BBC Arabic anchor defends David Miller

Nour Eddine Zorgui tweeted: "Who are the Israel lobbyists that want David Miller fired?”


A BBC Arabic news anchor shared an article on his Twitter account defending David Miller, the controversial Bristol University professor who claims that Jewish students are “directed by the State of Israel” to pursue a “campaign of censorship”.

The article shared by BBC Arabic presenter Nour Eddine Zorgui was from the website Electronic Intifada. The presenter added the text: “Who are the Israel lobbyists that want David Miller fired?” to his tweet. The article claims that Miller has been the victim of a campaign led by the “usual-suspect anti-Palestinian activists and Israel lobbyists”.

In response to the JC, a BBC spokesperson said: “The tweets have been removed and our journalist reminded of the BBC social media guidelines”

The same presenter is alleged to have broken BBC guidelines twice previously. In 2019 he shared photos on Facebook showing himself working for the BBC in Western Jerusalem, captioned as being “in Palestine”. The BBC Academy’s guidance on Israel and the Palestinians says, “there is no independent state of Palestine today” so staff “should not affix the name ‘Palestine’ to Gaza or the West Bank”.

A BBC spokesperson said: “Our journalist stated his location incorrectly in this post. It has now been corrected”.

Also that year, he tweeted a link to an article on an Arabic news website which alleges "Israel is trying to wipe out” the “Palestinian identity in every sense of the word, including the fashion of the people, the names of places, and the way of life of its people”.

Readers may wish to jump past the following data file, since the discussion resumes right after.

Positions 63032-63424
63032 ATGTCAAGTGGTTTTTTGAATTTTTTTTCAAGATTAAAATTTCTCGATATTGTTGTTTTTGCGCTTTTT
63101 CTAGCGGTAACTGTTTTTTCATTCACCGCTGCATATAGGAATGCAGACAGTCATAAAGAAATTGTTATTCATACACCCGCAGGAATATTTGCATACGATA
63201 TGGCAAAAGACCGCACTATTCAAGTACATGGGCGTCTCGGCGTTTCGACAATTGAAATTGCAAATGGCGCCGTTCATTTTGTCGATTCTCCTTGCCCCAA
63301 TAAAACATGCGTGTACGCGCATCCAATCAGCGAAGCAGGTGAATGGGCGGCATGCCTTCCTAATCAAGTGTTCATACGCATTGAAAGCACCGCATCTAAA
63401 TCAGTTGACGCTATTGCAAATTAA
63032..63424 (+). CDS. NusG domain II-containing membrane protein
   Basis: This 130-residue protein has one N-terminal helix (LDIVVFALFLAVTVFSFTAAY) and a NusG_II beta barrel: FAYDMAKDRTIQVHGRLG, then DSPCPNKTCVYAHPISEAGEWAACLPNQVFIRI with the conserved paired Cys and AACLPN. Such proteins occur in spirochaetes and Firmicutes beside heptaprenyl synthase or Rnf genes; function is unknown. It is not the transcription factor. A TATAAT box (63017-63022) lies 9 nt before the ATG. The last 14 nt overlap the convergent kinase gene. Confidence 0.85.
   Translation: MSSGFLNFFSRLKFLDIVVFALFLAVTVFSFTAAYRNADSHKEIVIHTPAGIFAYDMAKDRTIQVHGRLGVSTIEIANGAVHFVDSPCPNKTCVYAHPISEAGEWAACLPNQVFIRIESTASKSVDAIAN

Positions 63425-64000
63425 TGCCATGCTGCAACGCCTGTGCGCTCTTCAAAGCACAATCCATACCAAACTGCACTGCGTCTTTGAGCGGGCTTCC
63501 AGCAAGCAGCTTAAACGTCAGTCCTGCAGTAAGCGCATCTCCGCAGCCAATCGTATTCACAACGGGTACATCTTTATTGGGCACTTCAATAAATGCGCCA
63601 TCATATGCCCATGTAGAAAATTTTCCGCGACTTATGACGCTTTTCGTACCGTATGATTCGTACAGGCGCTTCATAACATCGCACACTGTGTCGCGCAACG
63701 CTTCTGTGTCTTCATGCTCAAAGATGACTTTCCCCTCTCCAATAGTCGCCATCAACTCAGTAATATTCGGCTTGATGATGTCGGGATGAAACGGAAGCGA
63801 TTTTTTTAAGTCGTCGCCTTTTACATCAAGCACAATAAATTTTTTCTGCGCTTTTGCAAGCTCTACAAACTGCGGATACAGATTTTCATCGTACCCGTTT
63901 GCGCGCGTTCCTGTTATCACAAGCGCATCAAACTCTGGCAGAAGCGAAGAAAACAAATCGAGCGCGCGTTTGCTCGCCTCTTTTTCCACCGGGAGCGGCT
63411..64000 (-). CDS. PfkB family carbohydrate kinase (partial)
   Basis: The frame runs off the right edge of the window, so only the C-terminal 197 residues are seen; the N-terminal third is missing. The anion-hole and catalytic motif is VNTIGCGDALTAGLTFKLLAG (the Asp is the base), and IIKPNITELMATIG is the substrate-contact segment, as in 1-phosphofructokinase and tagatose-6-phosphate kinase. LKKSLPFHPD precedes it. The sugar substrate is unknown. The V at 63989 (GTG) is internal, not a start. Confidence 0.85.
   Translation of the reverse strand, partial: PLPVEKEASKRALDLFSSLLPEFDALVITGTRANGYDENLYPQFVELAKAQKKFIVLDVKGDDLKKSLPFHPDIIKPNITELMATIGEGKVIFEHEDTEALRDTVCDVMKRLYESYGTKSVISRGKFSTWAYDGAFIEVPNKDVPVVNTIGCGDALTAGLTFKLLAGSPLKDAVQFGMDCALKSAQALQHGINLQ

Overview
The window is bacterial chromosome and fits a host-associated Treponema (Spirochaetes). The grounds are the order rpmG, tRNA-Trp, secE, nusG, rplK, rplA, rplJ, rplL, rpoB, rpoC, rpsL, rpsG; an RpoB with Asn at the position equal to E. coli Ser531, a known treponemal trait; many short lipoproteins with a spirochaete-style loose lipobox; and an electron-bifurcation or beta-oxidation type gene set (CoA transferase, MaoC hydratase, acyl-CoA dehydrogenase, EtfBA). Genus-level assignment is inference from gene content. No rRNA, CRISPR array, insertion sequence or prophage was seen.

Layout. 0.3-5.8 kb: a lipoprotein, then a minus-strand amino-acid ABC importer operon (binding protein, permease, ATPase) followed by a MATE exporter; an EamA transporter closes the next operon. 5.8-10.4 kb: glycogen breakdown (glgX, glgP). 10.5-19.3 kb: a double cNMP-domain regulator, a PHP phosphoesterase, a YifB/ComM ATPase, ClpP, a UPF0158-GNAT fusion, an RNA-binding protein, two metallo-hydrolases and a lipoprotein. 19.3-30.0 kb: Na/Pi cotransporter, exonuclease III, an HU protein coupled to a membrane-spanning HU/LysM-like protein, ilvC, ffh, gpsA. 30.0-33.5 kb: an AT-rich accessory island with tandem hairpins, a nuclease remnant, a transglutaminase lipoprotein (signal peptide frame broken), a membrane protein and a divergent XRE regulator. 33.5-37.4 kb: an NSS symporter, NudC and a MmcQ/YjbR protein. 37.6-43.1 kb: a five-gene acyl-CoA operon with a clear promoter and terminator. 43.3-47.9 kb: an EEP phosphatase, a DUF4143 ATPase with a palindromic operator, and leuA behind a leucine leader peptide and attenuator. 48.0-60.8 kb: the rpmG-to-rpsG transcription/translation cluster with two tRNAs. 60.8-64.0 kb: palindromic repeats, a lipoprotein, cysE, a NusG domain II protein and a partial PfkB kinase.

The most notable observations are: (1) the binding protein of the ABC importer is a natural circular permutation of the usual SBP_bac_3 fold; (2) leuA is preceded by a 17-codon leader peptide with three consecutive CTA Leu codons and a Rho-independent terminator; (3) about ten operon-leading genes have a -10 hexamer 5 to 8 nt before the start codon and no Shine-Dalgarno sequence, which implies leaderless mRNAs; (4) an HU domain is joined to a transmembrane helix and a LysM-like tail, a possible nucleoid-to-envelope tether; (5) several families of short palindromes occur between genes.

Last October, BBC Director General Tim Davie introduced new guidance on social media usage, designed to force staff to maintain impartiality. It requires BBC employees and presenters not to express a personal opinion on matters of public policy, politics or controversial subjects. The guidance says bias can be shown through follows, likes, retweeting or other forms of sharing. The news rules are particularly aimed at “staff in news, current affairs, factual journalism and… presenters who have a significant public profile".

This latest incident follows a JC investigation into BBC Arabic which detailed other infringements of the corporation’s own impartiality guidelines, including systematically downplaying terror attacks on Israelis; repeatedly using Hamas-inspired language; showcasing extreme views without challenge; broadcasting a favourable interview with a confessed terrorist responsible for the deaths of 15 Israelis; and publishing a map in which Israel was erased.

The broadcaster has also regularly given a platform to the British-Palestinian commentator Abdel Bari Atwan, who previously said on Lebanese TV that if Iran attacked Israel, he would “go to Trafalgar Square and dance with delight.”

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